2019 Nations Cup

machel

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I heard in exhibition play that team China open beat Caribbean over-30 to the tune of 8-0.
Is that indicative of the gulf in quality from open to over-30? I was shocked by the scoreline. Thought it would be much closer.
 

KingFisher

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Sounds about right. The level of play in O30 is fairly weak. Alot of guys Over 30 can still play open. They really need to scrap the Over 30 division and make it an Over 35 division like the VMSL and FVSL have
 
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Rangerforever

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Beg to disagree.
The quality in the O-30s is fantastic.
I prefer an O-30 game to a Open game sometimes.

And no, a preseason friendly between an Open team and an O-30s is not indicative of the gulf at all IMHO Machel.
Especially the Caribbean team losing by that margin - They must have been off and/or lacking players.
 
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machel

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Beg to disagree.
The quality in the O-30s is fantastic.
I prefer an O-30 game to a Open game sometimes.

And no, a preseason friendly between an Open team and an O-30s is not indicative of the gulf at all IMHO Machel.
Especially the Caribbean team losing by that margin - They must have been off and/or lacking players.
Caribbean were runners up last year in Over-30 if I'm not mistaken so them losing by that scoreline was shocking to me. They may have been missing some players. Or maybe China is the real deal this year! lol. We'll see. haha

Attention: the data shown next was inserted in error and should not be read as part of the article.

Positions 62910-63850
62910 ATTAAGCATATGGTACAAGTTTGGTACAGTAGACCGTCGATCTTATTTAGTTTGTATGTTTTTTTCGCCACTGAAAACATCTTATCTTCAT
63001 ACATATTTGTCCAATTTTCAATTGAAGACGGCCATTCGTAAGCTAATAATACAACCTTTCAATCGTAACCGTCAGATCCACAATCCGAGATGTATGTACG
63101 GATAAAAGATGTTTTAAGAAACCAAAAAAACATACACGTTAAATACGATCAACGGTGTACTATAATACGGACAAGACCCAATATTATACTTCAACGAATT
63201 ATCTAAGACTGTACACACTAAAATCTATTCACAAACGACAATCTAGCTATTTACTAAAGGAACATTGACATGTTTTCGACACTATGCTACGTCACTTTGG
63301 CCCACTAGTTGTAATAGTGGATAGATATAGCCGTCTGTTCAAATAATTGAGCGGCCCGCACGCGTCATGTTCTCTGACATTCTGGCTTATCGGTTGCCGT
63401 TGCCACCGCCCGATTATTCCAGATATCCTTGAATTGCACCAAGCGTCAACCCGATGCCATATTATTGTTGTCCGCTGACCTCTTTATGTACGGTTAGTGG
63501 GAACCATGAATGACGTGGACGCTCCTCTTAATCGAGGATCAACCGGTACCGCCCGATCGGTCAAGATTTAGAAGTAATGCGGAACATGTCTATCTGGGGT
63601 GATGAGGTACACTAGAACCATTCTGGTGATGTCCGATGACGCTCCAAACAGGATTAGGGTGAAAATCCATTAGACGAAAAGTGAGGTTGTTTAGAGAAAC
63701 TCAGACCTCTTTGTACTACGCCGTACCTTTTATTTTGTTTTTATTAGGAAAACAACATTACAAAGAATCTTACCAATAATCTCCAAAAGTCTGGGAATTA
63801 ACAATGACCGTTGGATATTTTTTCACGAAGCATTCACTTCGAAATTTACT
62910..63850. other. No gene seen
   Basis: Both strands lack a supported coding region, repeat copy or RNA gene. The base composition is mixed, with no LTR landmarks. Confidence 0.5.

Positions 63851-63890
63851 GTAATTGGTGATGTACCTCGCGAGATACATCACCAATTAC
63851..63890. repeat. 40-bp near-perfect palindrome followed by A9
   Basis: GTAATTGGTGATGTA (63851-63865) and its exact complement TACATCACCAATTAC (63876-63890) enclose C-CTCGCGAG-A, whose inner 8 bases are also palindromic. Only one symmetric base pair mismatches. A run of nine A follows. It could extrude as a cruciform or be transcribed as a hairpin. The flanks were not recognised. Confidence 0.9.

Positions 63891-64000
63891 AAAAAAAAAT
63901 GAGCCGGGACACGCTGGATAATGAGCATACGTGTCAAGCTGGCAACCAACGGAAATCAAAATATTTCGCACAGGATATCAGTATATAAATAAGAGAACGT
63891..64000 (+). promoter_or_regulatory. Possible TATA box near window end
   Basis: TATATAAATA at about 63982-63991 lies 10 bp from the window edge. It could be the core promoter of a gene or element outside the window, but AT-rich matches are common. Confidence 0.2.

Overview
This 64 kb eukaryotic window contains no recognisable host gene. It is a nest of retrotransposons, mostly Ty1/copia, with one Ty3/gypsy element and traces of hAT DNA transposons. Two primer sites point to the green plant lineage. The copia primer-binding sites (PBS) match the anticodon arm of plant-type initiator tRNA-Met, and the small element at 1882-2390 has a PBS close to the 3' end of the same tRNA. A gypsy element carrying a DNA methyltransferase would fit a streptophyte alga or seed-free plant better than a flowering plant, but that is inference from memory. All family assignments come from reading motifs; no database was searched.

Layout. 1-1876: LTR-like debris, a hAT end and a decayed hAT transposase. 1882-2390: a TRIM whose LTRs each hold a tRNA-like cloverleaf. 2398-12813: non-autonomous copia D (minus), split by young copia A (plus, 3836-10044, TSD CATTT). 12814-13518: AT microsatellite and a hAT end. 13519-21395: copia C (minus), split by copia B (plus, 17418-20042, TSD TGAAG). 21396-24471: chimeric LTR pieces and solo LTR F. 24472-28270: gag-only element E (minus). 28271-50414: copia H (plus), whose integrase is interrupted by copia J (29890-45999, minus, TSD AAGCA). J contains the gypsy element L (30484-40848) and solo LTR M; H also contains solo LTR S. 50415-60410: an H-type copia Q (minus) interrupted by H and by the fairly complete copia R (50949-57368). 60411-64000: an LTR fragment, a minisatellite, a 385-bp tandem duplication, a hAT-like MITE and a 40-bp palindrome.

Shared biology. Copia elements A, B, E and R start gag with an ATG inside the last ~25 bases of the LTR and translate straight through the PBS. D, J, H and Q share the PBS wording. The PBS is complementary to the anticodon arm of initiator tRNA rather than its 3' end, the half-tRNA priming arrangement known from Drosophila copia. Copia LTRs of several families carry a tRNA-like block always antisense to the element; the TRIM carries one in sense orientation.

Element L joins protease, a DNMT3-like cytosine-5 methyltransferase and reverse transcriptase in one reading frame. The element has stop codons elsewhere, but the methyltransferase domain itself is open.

Some good ball still being played at in Over-30. I don't think the structure needs to change @KingFisher . Usually the players who are still capable of playing open age usually jump ship to Over-30 at age 33-35 anyways.

Looking forward to the tournament and seeing old pals from teams past!
 

robino

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I agree as well. Over 30 is way more fun to watch than open. A bit slower but a lit more efficient game. You can see that players are smart with their decisions.
However, organizers need to do a better job. Is the 3 foreign players rule in effect? Every year same story. Too many non- national players playing for a particular country. Open portugal team for example had maybe 3 portugese kids. They shouldnt be able to compete. Something is got a give. Some others team are doing same thing. When do you draw a line that enough is enough? Something to think about.
 

FC Red Star

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However, organizers need to do a better job. Is the 3 foreign players rule in effect? Every year same story. Too many non- national players playing for a particular country. Open portugal team for example had maybe 3 portugese kids. They shouldnt be able to compete. Something is got a give. Some others team are doing same thing. When do you draw a line that enough is enough? Something to think about.
Three foreign players rule does not exist officially. I guess everyone accepted that unofficial rule (even the tournament committee) otherwise most of the teams would be disqualified.


Official rules re eligibility

ELIGIBILITY: All age groups Players qualify through:
  • Country of birth
  • Parentage
  • Grand parentage
  • Citizenship
The responsibility for the player eligibility rests solely on the team manager. Managers who fail to uphold the rules may have their country removed from the tournament.

Protests regarding player eligibility must be received at the tournament desk within one hour of the end of the game.

At the discretion of the tournament committee, should a player be found to be ineligible within the time limit the team may be disqualified and any affected games will be recorded as a 1:0 defeat.